Sir: In an article ("Gluten-free diet `may alleviate ME' ", 9 February), you suggested an association between gluten sensitivity and myalgic encephalomyelitis (ME).
Our research on which the article was based ("Does cryptic gluten sensitivity play a part in neurological illness?", The Lancet 1996; 10 February) did not have any implication for those suffering from ME. Indeed, none of the patients we studied had ME.
We showed that a large number of patients with neurological illness, whose aetiology remained obscure in spite of extensive investigations had sensitivity to gluten. Sensitivity to this protein found in wheat, rye and barley causes coeliac disease in some patients. A significant proportion of our patients were found to have coeliac disease which was previously unsuspected. We are postulating that antibodies against gluten may directly or indirectly cause damage to neural tissue.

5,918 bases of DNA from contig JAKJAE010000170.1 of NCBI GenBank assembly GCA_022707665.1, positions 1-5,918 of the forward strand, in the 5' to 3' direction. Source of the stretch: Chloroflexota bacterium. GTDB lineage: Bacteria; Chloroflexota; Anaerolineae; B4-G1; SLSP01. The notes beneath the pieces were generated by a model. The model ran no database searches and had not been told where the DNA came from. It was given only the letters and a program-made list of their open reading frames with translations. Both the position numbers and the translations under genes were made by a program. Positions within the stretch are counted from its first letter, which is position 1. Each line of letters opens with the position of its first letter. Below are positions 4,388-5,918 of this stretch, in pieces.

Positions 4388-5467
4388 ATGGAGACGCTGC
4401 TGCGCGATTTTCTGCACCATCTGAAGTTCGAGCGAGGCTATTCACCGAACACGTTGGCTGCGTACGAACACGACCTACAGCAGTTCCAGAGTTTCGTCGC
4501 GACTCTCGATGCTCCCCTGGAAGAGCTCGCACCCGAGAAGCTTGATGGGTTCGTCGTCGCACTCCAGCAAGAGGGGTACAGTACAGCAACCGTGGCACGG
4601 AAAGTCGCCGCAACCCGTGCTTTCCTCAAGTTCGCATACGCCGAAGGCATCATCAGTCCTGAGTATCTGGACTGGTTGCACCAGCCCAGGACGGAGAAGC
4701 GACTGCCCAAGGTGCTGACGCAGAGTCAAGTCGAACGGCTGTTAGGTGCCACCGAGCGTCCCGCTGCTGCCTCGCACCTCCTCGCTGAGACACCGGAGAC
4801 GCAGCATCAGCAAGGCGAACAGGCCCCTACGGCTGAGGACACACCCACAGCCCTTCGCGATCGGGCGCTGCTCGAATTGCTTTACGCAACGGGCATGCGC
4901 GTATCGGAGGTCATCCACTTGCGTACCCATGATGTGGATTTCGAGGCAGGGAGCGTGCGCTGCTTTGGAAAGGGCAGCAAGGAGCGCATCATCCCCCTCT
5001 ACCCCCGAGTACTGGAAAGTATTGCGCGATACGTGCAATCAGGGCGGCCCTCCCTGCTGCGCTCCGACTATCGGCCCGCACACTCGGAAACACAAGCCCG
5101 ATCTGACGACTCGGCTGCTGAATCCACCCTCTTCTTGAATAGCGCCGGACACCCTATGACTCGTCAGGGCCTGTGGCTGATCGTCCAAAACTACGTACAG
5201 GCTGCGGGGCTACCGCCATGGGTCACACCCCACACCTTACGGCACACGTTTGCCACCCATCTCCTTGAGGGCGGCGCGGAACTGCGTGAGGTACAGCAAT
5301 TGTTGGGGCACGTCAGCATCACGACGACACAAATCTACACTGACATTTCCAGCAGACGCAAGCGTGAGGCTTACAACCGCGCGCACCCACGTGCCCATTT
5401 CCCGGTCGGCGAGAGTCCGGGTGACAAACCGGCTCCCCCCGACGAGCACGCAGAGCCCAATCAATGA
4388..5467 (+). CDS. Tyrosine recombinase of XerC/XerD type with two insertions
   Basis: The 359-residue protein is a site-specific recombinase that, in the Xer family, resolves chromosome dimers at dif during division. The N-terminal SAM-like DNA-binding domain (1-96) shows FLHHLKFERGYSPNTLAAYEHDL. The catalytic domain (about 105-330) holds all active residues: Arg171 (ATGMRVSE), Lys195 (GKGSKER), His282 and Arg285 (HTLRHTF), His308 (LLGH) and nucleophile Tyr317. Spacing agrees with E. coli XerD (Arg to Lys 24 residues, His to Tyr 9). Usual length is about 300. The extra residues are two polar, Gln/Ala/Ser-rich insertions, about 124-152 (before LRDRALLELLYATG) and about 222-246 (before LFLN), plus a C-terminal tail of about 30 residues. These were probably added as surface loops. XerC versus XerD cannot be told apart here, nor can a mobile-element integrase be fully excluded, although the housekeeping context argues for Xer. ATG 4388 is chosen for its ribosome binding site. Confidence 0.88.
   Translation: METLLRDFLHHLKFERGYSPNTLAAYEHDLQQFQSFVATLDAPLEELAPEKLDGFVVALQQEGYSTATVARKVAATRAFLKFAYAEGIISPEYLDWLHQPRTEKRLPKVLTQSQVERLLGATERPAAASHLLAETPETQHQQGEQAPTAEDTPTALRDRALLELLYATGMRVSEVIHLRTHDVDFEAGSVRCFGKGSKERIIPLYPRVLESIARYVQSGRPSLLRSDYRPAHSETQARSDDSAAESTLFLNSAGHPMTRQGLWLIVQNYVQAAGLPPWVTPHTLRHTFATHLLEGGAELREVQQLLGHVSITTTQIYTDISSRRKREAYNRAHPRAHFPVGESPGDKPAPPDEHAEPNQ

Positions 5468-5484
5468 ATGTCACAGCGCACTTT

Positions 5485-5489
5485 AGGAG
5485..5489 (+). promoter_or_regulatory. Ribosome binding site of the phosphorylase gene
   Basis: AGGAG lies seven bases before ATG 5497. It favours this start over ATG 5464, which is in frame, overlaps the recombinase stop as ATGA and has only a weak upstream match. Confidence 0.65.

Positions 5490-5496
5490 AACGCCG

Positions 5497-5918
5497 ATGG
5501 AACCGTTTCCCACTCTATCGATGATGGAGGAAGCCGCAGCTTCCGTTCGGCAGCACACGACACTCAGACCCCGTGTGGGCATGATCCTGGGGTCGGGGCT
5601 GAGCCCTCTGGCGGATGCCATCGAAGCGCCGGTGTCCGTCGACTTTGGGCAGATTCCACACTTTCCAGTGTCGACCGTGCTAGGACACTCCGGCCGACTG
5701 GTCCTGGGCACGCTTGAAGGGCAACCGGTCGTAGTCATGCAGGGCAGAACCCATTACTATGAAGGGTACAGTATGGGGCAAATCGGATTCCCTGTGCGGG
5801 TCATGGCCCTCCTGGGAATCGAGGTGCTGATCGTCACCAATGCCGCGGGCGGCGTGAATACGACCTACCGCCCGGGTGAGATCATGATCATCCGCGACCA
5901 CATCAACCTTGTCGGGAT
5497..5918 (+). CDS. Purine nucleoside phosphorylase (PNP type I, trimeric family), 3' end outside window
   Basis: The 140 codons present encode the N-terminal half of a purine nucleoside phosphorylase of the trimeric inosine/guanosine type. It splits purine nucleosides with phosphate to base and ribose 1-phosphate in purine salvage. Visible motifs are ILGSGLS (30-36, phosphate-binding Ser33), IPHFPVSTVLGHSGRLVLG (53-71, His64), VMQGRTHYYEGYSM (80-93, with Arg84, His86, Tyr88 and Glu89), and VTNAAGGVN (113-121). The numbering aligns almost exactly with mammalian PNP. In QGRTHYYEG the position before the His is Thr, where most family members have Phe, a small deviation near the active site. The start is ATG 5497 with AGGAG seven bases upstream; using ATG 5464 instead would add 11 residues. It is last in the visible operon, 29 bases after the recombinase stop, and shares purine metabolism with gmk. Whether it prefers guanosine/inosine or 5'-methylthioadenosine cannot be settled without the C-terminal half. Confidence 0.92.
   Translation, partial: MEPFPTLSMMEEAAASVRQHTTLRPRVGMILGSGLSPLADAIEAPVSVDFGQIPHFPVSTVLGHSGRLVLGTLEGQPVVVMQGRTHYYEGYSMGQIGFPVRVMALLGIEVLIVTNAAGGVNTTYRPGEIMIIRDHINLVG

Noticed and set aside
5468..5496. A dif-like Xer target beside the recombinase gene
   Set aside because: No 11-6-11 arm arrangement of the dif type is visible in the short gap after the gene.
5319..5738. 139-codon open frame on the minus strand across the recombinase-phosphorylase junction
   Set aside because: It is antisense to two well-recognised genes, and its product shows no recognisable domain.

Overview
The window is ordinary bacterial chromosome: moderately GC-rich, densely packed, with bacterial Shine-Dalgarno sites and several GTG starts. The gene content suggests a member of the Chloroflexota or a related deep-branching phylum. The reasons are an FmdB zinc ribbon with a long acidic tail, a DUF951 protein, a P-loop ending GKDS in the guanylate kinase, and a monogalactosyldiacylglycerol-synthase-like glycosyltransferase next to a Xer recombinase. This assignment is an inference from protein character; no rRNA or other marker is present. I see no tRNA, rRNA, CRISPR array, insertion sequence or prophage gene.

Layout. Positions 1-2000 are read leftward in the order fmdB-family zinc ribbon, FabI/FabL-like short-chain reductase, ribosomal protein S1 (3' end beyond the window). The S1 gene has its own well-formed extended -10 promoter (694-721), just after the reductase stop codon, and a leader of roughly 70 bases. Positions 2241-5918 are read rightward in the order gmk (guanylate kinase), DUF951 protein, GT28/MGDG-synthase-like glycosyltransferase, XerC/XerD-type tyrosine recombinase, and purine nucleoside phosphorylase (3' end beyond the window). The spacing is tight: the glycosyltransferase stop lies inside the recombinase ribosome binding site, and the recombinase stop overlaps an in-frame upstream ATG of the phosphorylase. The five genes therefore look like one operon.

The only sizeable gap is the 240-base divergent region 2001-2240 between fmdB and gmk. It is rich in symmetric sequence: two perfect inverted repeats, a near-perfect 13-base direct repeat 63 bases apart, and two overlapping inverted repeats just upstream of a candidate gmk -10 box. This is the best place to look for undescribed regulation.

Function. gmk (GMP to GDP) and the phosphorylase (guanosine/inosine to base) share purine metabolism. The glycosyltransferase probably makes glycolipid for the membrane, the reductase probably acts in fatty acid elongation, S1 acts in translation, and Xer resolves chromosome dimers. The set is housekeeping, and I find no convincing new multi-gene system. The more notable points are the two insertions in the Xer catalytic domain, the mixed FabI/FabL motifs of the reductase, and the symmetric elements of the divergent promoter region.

Gluten-free diet may have important therapeutic implications for patients with neurological illness besides those with coeliac disease.
M Hadjivassiliou, A Gibson,
G A B Davies-Jones
Department of Clinical
The University of SheffieldReuse content